.5 oz. lemon juice (about half a lemon)
.5 oz. simple syrup (1:1 mixture of sugar and water)
1.5 oz. gin
3 oz. champagne
Combine the lemon juice, simple syrup, and gin in a mixing glass over ice. Shake, and strain into a champagne flute. Add the champagne and enjoy!
TEQUILA – Lime Sparkler (courtesy of She Knows)
This is something like the marriage of Jesse James and Sandra Bullock: you are not sure how it happened or why it worked, but it did. For a while, at least. Fortunately, liquors stay together for a longer time. The tequila-lime-sweet combination is a classic, and the champagne adds an extra burst of flavor.
1 oz. blanco (silver) tequila
.5 oz fresh squeezed lime juice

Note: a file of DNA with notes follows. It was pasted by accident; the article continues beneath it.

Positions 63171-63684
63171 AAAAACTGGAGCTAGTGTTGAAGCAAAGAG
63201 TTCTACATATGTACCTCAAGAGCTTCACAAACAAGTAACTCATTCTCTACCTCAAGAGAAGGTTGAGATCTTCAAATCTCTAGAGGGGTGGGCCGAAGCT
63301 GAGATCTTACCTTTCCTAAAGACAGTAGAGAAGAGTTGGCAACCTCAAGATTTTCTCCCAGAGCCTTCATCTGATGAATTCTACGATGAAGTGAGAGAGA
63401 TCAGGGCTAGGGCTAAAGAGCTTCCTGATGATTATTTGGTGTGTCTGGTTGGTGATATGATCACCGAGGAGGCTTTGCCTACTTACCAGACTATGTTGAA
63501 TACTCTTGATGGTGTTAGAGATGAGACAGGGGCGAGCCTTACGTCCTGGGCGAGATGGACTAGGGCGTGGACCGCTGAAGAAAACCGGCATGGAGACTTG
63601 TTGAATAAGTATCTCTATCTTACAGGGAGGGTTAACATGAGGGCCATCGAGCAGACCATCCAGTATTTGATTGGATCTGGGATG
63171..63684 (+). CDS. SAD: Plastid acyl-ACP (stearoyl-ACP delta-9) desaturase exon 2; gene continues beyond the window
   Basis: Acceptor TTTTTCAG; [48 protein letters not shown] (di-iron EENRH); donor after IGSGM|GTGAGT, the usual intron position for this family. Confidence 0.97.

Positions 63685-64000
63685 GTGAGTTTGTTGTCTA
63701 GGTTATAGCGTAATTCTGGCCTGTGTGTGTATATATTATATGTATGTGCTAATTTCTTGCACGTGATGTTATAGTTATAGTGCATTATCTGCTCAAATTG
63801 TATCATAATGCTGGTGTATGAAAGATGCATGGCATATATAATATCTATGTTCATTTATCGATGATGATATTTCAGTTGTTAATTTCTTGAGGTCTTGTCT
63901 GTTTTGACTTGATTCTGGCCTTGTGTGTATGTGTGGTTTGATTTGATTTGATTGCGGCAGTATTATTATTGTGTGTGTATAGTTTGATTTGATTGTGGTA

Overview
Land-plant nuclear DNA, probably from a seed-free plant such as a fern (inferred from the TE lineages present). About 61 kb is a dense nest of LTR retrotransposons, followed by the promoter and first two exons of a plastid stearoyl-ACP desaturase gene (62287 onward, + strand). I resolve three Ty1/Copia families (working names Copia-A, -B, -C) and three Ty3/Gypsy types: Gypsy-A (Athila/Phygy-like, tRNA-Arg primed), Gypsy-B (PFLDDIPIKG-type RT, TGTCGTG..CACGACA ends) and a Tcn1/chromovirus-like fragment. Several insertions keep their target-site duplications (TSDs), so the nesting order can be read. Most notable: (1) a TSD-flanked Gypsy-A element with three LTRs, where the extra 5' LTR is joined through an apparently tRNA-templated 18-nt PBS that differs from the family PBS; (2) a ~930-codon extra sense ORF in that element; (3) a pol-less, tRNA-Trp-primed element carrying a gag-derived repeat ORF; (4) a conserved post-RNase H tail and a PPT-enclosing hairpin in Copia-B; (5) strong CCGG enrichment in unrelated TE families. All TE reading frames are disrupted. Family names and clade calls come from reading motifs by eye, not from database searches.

.5 oz. agave nectar (you can use simple syrup, but the nectar adds some richness)
Combine the lime juice, agave nectar, and tequila in a mixing glass with ice. Shake, and strain into a champagne flute. Fill with champagne, and serve.
BEER – Black Velvet
When Prince Albert of England passed away in 1861, the country went into mourning. His wife, Queen Victoria, was inconsolable, and mourned the loss the rest of her life. At the time of his death, everything was draped in black. Clever bartenders at the time poured some Guinness into the champagne served at royal events, giving it the same black covering the rest of the décor had. It did not, however, make the people who drank it sad.
Stout (Guinness is the traditional selection, but any will do)
Fill the champagne flute half way with champagne. GENTLY float the stout on top of the champagne. If you pour too quickly, the champagne will foam up and over the edge of the glass.
VODKA – Sparkling Cosmopolitan (courtesy of Inspired Taste)